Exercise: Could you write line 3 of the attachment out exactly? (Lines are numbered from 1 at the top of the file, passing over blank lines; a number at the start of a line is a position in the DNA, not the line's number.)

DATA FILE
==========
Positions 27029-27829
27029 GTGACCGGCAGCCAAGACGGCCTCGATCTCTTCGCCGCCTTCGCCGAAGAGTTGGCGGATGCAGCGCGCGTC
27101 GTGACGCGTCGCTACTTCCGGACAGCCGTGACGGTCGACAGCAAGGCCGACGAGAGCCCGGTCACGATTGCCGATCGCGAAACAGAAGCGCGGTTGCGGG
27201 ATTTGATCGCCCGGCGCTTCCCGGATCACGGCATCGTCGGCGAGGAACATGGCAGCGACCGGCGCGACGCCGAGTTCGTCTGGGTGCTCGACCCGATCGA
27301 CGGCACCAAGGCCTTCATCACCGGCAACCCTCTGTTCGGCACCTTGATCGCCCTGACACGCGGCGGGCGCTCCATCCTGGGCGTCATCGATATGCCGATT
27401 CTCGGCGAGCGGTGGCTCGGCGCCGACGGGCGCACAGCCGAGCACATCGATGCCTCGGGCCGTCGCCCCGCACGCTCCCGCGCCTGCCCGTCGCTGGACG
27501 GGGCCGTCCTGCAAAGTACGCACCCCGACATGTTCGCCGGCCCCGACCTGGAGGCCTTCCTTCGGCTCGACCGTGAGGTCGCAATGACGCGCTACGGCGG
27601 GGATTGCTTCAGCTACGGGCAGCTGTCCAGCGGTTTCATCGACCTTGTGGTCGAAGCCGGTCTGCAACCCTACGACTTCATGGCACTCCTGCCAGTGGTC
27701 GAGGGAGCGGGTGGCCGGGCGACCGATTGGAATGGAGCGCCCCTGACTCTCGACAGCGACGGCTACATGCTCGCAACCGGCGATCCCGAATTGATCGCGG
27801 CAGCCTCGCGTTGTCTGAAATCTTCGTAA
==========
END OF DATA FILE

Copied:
27101 GTGACGCGTCGCTACTTCCGGACAGCCGTGACGGTCGACAGCAAGGCCGACGAGAGCCCGGTCACGATTGCCGATCGCGAAACAGAAGCGCGGTTGCGGG